Wolves could cut Scotlands deer numbers if they were in large reserves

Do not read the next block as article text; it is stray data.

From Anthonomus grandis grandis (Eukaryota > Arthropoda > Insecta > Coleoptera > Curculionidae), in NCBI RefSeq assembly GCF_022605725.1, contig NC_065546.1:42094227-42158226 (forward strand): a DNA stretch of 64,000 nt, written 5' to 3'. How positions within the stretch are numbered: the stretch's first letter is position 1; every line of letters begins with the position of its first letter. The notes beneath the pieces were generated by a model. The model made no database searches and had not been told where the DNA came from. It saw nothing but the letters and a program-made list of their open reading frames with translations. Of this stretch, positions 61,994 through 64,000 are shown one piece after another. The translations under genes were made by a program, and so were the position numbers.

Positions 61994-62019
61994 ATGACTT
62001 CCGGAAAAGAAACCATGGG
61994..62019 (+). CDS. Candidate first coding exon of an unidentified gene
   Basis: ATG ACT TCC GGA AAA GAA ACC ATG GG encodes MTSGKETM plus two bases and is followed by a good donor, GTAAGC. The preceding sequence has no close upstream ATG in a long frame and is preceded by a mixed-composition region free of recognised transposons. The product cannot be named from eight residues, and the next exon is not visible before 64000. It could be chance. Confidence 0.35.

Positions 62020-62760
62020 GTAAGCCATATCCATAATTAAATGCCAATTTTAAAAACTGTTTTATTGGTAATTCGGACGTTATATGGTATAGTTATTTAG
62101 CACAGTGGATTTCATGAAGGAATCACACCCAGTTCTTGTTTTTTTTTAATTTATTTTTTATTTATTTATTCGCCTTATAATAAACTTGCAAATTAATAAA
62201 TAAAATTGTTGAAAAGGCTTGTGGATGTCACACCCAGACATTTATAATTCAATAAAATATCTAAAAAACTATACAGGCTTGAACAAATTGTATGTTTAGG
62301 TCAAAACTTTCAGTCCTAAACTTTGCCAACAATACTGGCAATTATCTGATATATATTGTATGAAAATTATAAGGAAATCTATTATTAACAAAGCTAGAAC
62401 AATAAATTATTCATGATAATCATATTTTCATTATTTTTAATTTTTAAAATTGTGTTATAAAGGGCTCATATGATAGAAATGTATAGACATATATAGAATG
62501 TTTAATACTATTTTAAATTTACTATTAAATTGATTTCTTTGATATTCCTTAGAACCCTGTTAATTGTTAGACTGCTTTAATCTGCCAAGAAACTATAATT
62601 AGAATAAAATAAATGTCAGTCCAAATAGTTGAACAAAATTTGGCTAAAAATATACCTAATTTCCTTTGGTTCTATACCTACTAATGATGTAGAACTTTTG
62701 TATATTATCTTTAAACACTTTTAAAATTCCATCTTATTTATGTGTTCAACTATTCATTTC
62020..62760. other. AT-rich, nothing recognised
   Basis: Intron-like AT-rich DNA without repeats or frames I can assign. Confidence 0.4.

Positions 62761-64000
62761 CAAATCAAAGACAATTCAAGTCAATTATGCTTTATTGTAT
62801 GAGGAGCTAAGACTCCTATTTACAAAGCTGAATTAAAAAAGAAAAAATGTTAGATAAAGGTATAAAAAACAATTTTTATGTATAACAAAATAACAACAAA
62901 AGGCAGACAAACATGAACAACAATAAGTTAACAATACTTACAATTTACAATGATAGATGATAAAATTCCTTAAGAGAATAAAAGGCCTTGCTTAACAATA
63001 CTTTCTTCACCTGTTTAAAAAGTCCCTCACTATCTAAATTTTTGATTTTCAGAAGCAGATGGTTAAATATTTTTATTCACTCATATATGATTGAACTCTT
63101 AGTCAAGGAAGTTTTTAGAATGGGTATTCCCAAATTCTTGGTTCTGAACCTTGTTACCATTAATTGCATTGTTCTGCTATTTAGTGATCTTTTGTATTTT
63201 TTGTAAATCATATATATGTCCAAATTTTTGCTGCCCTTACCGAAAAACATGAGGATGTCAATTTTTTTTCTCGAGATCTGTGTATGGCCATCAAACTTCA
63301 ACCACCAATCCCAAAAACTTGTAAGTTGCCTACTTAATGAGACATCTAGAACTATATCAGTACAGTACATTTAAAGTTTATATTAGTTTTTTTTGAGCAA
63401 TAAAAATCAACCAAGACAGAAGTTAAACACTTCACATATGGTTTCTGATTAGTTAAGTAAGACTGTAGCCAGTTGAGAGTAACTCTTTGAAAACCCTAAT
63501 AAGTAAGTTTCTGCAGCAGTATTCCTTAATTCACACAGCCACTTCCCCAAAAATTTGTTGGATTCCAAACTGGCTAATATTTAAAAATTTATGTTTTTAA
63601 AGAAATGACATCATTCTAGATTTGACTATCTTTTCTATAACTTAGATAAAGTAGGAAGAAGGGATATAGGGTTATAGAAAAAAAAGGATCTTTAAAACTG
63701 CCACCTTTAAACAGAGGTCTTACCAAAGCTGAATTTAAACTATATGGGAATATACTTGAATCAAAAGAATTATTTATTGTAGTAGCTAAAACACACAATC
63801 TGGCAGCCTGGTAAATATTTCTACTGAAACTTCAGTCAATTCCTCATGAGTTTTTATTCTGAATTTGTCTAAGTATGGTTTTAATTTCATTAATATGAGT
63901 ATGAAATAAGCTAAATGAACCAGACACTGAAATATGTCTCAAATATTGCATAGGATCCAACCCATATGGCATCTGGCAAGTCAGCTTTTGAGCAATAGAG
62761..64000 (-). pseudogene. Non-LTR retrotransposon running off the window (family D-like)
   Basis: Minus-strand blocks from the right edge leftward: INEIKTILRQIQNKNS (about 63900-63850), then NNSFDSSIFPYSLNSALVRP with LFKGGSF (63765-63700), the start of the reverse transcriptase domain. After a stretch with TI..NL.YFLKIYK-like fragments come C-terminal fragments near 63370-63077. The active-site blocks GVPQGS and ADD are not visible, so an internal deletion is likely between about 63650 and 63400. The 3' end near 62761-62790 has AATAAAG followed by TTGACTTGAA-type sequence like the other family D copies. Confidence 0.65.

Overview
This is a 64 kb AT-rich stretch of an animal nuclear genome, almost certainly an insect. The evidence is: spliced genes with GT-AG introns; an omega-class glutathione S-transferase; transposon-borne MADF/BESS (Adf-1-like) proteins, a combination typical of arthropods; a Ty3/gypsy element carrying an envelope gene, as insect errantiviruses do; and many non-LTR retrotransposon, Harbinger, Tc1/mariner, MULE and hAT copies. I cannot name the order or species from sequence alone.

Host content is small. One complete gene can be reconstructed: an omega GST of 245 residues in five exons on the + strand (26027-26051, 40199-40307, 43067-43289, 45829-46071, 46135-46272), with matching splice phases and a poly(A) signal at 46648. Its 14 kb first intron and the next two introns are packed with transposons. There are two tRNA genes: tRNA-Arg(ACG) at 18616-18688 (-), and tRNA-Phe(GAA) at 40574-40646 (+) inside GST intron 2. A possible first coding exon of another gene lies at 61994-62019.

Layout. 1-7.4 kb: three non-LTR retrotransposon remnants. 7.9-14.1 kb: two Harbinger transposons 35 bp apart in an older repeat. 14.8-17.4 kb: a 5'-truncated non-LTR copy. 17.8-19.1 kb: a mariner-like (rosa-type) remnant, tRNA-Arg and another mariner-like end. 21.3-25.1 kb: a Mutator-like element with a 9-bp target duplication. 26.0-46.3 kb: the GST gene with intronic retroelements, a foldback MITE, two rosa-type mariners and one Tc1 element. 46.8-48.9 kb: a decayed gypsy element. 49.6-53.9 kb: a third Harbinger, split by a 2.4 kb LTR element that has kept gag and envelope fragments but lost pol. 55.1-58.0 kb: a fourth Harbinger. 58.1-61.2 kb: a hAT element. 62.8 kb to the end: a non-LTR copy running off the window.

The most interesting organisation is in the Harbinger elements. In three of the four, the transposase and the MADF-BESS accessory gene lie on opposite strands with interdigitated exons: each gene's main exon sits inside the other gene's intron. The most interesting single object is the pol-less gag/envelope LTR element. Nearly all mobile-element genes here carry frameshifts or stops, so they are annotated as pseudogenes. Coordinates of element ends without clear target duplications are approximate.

Dr Joseph Bull, lecturer in conservation science at the University of Kent, said wolves were “glorious” animals, were originally a native species, and the idea of returning them would be thrilling for many people, although the contribution to global wolf conservation would be small. wolf Numerous calls have been made for the reintroduction of wolves in Scotland, although Fergus Ewing, Scotland’s Rural Economy Minister, told farmers earlier this year that wolves, bears and lynx would be reintroduced “over my dead body”. If wolves are ever to be reintroduced to the Highlands it may have to be done inside “very large” fenced reserves if they are to be effective at reducing deer numbers, according to a new study.Scientists at the universities of Sussex and Kent said a fenced area would also help limit encounters with local residents and farmers, while giving the grey wolf the opportunity to achieve the high population densities needed to reduce deer numbers.They said the current deer population was preventing tree regeneration and ecosystem restoration in parts of Scotland, with more than one third of all native woodlands in an unfavourable condition because of herbivore impacts.Dr Christopher Sandom, a biology lecturer at the University of Sussex, added: “Reintroducing the wolf has long been suggested as part of the solution to large red deer populations but there will always be concerns about how wolves interact with people in any rewilding project like this.“This research shows that they could actually have an extremely beneficial impact in terms of making the rewilding process more effective.” Paul Lister wants to release wolves in a large, fenced reserve stag Scotland’s red deer have no natural predator Want the best of The Telegraph direct to your email and WhatsApp? Sign up to our free twice-daily  Front Page newsletter and new  audio briefings. “Fences particularly constrain animal dispersal, but as Britain is an island, this is less of a problem. A fenced reserve in Scotland could be a fantastic opportunity to return large predators to Britain, ecologically restore a large part of the Scottish Highlands, and promote tourism.”He said the modelling carried out in the study was inspired by the Alladale estate but could also work for other parts of Scotland and in other countries. Paul Lister, the owner of the Alladale estate in Sutherland, has been calling for more than a decade for wolves to be brought back.He wants to release two packs of wolves inside an area of 50,000 acres ringed by a 9ft fence, in a bid to demonstrate how the “impoverished” Highland landscape can be restored through the control of deer and regeneration of native woodland.The researchers, who also worked with scientists from Aarhus University and the University of Oxford (WildCRU), tackled the question of how many wolves would be needed in an area to bring down the number of red deer to allow ecological restoration.Dr Sandom added: “Fences are a common but unpopular tool in biodiversity conservation and would ideally be avoided. But where there are conflicting interests, compromise is needed.

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